The desks in seventh-grade teacher Zachary Cummings’ AVID classroom at Hamilton Middle School are arranged so that students can work in groups. Collaboration is one of the five hallmarks of AVID, along with reading, writing, inquiry, and organization.
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Cummings’ students recently quizzed each other on Cornell notes they took on a PowerPoint presentation about the history of Apple Inc. Cornell notes are just one example of college-level study techniques students learn in AVID, a global nonprofit organization directed at students who are capable of completing a college-preparatory path if they receive the proper support. The focus is on low-income students whose families don’t traditionally attend college.
“AVID helps students who need it most by providing them with proven classroom strategies for success,” said HISD AVID District Director Derick Hutchinson. “The program encourages and supports the students’ journey to college.”
During their senior year, students get hands-on assistance with college and scholarship applications, as well as help passing college-entrance exams.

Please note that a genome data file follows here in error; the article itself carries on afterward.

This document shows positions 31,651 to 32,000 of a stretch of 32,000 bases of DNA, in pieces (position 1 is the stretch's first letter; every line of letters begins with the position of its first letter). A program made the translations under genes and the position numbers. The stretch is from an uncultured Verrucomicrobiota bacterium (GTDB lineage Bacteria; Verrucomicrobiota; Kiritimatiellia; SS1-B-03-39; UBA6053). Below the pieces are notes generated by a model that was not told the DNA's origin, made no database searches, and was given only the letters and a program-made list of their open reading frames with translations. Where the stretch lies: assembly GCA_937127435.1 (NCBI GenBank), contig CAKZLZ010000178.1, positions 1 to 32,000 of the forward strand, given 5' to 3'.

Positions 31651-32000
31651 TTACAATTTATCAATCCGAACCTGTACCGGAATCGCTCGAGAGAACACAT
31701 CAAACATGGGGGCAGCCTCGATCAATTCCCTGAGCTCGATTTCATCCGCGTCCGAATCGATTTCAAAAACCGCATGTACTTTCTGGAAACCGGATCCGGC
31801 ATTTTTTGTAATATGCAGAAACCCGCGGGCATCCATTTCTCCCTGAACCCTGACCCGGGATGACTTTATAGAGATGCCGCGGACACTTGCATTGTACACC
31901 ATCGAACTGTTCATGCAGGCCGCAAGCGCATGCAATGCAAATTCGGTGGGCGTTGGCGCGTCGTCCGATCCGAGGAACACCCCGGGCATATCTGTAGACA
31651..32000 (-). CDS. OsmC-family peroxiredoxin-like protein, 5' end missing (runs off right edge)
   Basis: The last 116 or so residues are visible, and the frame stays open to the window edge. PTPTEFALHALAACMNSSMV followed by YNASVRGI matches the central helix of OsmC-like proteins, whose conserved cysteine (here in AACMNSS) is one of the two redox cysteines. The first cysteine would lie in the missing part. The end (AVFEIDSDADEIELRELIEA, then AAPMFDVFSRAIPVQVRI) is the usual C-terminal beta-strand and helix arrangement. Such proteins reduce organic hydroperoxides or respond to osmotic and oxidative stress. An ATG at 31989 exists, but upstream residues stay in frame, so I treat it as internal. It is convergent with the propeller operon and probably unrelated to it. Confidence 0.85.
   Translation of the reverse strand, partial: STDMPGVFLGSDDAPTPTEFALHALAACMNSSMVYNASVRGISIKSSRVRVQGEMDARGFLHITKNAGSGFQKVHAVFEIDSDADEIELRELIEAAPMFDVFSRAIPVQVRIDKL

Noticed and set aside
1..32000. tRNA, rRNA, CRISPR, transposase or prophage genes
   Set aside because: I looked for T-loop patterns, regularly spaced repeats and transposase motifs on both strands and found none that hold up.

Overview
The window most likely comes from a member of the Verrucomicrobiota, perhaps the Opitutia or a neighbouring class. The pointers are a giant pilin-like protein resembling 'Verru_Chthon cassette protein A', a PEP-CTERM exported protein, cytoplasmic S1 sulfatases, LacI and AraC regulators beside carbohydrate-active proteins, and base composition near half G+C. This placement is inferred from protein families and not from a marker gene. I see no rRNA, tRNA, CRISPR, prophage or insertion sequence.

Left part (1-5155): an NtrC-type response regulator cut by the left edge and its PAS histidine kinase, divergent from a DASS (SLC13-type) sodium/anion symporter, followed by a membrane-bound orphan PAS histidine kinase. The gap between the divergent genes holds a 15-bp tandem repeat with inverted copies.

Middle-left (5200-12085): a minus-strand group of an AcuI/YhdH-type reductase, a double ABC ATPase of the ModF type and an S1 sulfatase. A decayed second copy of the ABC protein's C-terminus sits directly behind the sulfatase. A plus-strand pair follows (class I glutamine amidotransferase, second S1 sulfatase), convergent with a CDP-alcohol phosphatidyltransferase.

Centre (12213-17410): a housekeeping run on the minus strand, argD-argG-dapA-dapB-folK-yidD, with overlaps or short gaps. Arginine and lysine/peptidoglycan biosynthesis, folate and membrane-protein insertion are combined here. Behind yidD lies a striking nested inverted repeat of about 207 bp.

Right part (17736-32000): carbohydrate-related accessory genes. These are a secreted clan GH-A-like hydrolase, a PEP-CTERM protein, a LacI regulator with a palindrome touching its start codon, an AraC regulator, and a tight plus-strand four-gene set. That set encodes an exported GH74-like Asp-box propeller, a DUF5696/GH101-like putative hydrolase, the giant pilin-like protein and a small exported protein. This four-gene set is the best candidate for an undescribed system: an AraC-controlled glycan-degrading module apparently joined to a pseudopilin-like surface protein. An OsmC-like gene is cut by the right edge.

AVID, which stands for Advancement Via Individual Determination, is not just a program, it’s a philosophy established by Mary Catherine Swanson in 1980. Swanson, a high school English teacher in San Diego, identified the following key elements to help all students succeed:
- A non-traditional classroom setting meeting the academic and emotional needs of individual students
- The teacher as advisor/counselor/student advocate
- An emphasis on objective data
- The student at the center of decision-making regarding educational goals
- A student contract outlining willingness to work and setting learning goals
- Student support from teachers and skilled, trained tutors
- A curriculum emphasizing academic reading and writing
- Reliance on the Socratic process
HISD schools that offer the program are Deady, Hamilton, Henry, Holland, Jackson, Ortiz, Revere, Stevenson, Thomas, West Briar, and Woodson middle schools, Houston Academy for International Studies, and Madison High School.
AVID is part of the Linked Learning approach, which was launched this school year in a cohort of eight high schools and their feeder pattern middle and elementary schools – a total of 40 campuses. The district will continue to implement the Linked Learning approach in additional cohorts over the next four years as part of a $30 million federal Race to the Top grant awarded to HISD in 2013.